“One of the reasons I gravitated toward football so much was because when I was younger, he was gone with the football team,” Bo Snelson said. “So I correlated in my mind playing football with spending time with my dad. Those four years in my high school, I got to spend every day with my dad.”

He learned plenty about football while playing for his dad. But something else was forged along the way: how to channel his competitiveness in the right direction.

What wasn’t a surprise was where his boisterousness originated from.

“I’m kind of a fire-and-brimstone guy,, and I coach with a lot of passion and like to have fun,” John Snelson said. “He definitely saw that model, and he has just taken it to another level.”

He just happens to be small for a Division I player.

He’s also quick and smart and Texas tough, traits O’Rourke took away from his spring travel four years ago.

“He’s got so many redeeming qualities you can’t measure with an eye test,” O’Rourke said. “We’re not an amusement park. You don’t have to be a certain height to be a good football player. He just brings a lot to the table. If everybody was like him, we probably wouldn’t lose any games - just with his toughness and work ethic and other things you have to have to be a good football player.”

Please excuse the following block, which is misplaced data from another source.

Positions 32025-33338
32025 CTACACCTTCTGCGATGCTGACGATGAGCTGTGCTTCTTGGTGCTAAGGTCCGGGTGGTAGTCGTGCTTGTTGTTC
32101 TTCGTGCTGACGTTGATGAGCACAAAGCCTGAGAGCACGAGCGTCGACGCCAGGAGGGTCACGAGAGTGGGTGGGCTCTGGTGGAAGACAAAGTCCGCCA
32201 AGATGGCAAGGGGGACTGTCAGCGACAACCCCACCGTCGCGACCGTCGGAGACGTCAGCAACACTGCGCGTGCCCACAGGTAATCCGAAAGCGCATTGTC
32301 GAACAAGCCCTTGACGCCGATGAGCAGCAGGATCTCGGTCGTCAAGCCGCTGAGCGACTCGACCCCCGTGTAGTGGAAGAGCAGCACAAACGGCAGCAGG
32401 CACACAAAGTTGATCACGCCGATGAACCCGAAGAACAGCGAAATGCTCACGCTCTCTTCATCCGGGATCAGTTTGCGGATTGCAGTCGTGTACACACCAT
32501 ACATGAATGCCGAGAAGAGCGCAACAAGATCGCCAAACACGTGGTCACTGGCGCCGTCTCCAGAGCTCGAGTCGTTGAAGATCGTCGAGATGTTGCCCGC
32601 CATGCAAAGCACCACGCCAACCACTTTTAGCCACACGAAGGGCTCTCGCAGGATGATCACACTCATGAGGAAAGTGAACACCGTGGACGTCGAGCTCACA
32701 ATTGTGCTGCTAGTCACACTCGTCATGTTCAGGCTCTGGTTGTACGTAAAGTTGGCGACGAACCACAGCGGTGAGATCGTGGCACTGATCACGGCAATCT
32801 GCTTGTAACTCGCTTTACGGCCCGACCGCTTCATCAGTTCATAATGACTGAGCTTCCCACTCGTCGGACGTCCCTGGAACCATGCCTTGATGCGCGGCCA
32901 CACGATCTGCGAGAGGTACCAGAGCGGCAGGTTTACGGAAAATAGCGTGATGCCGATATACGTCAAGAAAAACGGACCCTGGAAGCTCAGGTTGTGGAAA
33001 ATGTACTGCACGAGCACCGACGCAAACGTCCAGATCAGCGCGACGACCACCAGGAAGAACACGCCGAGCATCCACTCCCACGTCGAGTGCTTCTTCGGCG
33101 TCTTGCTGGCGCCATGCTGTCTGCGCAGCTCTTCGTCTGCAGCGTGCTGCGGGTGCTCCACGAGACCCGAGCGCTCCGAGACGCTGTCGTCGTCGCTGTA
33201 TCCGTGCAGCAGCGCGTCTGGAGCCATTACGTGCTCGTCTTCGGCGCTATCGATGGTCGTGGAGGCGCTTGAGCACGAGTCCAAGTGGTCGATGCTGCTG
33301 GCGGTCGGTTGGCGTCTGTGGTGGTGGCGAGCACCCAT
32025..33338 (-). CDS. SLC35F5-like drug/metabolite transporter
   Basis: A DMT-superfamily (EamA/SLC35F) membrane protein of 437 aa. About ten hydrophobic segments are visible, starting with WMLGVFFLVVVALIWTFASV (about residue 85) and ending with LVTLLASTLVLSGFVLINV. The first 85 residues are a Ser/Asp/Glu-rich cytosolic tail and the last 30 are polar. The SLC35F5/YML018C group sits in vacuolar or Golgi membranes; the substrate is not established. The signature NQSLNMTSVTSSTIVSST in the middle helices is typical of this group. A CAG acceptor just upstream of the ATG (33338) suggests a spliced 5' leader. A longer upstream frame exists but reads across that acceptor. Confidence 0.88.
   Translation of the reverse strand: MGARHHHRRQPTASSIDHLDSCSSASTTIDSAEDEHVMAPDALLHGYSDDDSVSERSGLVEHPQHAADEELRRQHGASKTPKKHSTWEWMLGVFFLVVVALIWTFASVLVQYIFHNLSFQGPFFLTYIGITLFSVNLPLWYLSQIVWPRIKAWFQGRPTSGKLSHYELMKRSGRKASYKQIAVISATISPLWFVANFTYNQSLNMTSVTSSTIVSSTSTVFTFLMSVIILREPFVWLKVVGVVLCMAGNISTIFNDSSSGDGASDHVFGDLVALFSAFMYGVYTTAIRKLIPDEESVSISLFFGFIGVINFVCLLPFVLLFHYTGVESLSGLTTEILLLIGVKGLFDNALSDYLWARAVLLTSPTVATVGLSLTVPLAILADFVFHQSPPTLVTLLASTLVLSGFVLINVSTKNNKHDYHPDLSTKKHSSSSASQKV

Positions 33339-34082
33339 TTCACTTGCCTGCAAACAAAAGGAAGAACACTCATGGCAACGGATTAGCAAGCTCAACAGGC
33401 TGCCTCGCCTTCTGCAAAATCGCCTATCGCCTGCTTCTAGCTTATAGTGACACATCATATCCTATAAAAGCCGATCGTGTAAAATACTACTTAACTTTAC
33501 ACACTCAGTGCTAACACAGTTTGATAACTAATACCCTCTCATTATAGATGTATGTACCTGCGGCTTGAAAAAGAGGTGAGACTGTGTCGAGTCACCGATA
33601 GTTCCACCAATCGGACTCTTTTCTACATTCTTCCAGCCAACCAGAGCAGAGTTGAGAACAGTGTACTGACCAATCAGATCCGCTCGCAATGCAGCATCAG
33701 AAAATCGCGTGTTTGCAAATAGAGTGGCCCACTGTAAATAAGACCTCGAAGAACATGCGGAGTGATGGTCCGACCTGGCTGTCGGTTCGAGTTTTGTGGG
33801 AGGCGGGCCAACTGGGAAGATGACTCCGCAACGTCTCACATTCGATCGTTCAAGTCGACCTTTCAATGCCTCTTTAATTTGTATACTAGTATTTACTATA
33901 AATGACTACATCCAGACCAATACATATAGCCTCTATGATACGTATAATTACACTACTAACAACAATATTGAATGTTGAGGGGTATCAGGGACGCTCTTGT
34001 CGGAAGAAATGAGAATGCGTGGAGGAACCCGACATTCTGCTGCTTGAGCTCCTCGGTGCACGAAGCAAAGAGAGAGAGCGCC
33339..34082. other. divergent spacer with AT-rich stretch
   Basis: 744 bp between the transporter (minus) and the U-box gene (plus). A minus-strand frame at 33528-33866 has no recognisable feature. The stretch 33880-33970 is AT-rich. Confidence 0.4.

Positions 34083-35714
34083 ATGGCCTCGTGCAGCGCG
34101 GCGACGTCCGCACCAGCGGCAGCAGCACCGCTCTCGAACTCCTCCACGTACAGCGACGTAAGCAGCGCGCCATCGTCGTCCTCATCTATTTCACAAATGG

Captaining a turnaround

In Turner’s mind, there wasn’t much question who would serve as Navy’s offensive captain next season. Nor with the rest of his teammates, who overwhelmingly voted him into the position.

For Snelson, it still was a surprise.

“I just said, ‘You have won lots of awards, but you’re going to find out this is the best one ever,’ ” John Snelson said.

It was striking in part because Bo Snelson, while a regular on special teams early in his career, never has started a game. Navy’s captains last year (Alexander Teich and Jabaree Tuani) entered the season with a combined 48 career starts. The year before, Ricky Dobbs and Wyatt Middleton owned a combined 50 starts. Navy’s other captain this year, linebacker Brye French, has made only nine starts - all coming last season.

“I do not think I’m the best leader on this football team,” Snelson said. “There’s no way, not by a long shot, that I’m the best athlete on this football team. There are guys in the senior class and the underclass that command more respect than me in the locker room. I told them ‘You guys elected us, so if you feel like something needs to be done, come talk to us.’ “

For his part, Snelson will make sure he talks to everyone, whether at practice, in an offseason weight-lifting session or, as Turner found out, during a game if necessary.

Whatever the message, he will back it up with his own approach. He always has.

“What you see is what you get,” Niumatalolo said. “That’s not a phony deal. He’s a fiery, passionate kid. He gets on guys hard, but it’s easy for guys to listen to him because he’s not slacking. He’s working as hard as anybody on our team. His leadership has been unbelievable.”